In general, most movie-related publications have not attempted that kind of equivalence. The elegant book of Le sang d’un poète (The Blood of a Poet, 1930), Jean Cocteau’s first film, is an example, with elliptical moments from the script punctuated by striking photos shot on set by Sacha Masour. With its antireligious subtext, the film caused a scandal upon release, but it gained a reputation as one of the key Surrealist films. Published much later, in 1948, the book is a recognition of this. It doesn’t attempt to recreate the film; the relation between page and screen here is complementary rather than supplementary.
With the rise of television in the 1960s, such books began to die away. Then VHS made films “possessable,” and DVD supplied the supplements beloved of fans and scholars. But as the cinematic book waned, European filmmakers began to make books as a means of revisiting and expanding their movies. Alain Robbe-Grillet converted his scripts written for films directed by Alain Resnais—including L’Année dernière à Marienbad (Last Year at Marienbad, 1961)—into what he called “ciné-novels,” halfway between illustrated script and novelization. Although radically hybrid, the ciné-novel has qualities all its own. Here is Robbe-Grillet explaining in the foreword to his self-directed L’Immortelle (The Immortal One, 1971):
“[A] detailed analysis of an audio-visual whole that is too complex and too rapid to be studied very easily during the actual projection. But the ciné-novel can also be read, by someone who has not seen the film, in the same way as a musical score; what is then communicated is a wholly mental experience, whereas the work itself [the film] is intended to be a primarily sensual experience, and this aspect of it can never really be replaced.”
The translation of a film into illustrated text opens up an interpretive gap; cinema’s fixed duration is converted into the more flexible time of reading. On the page, text and image can be contemplated at will and, in the process, the film can be “laid bare” for analysis. In 1965, Godard suggested that “one could imagine the critique of a film as the text and its dialogue, with photos and a few words of commentary.” Godard published print versions of nearly all his films of the 1960s. The book based on Une femme mariée (A Married Woman, 1964) recreates the episodic, first-person structure of the film. Whereas the film showed the married woman confronted with representations of consumer femininity (on billboards, magazines, and movie posters), the book appropriates various styles of layout from popular culture.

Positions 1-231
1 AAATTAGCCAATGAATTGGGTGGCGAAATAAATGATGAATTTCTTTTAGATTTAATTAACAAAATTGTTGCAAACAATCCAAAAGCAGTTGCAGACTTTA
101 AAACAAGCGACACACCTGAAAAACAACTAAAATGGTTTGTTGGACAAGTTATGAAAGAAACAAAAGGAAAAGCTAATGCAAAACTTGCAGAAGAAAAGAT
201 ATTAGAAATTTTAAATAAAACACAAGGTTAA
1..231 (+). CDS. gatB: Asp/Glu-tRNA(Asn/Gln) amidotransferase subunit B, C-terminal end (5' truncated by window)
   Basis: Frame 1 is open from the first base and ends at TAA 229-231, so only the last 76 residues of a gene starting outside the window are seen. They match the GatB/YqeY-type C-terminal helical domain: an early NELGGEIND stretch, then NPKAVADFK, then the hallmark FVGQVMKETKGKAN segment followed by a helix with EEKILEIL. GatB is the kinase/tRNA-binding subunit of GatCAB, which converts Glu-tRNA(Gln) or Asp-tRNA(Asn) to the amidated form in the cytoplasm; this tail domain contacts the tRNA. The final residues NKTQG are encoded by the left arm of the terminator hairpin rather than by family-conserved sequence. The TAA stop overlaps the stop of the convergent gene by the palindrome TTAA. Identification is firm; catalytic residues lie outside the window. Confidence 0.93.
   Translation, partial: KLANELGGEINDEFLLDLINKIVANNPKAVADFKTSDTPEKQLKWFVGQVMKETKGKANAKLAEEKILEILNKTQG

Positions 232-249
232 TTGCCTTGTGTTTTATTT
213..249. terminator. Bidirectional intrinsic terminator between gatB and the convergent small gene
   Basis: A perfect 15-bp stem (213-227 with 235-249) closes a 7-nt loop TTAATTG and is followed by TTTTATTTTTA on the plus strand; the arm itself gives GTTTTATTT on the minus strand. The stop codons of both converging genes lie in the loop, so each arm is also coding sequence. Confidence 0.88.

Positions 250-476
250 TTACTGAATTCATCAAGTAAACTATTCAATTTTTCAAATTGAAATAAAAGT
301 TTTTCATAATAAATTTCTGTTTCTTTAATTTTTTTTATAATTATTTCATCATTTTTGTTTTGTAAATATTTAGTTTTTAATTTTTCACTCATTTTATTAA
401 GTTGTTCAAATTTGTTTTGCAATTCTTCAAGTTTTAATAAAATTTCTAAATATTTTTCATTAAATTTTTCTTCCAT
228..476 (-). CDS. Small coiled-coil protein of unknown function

In the 1950s, ’60s, and ’70s, the decades of European “auteur cinema,” dozens of illustrated books appeared for films by the great directors—Antonioni, Pasolini, De Sica, Tati, Truffaut, Bresson, Rohmer, Fassbinder, Bergman, Buñuel. I should confess here: this is where my affection for photography began. The film stills in these old books were the first images that really impressed me. Cinema seemed to be the means of making the sorts of photographs I wanted to look at. Years later, I was thrilled to come across a video of a 1974 lecture in which Walker Evans described Robert Altman’s McCabe and Mrs. Miller (1971) as “a marvellous bunch of photography.” He was right. Vilmos Zsigmond’s impressionistic camerawork on that film was a kind of photography not seen before, or since. For many years, I knew it only though images in books.
It is important to note that cinematography was included in many of the early books on the history of photography. Then, as film history began to establish itself, the two were split. For example, the first edition of Beaumont Newhall’s Photography: A Short Critical History (1937) included a chapter titled “Moving Pictures,” and even featured Eadweard Muybridge’s sequential locomotion studies on its dust jacket. That chapter was dropped from later editions.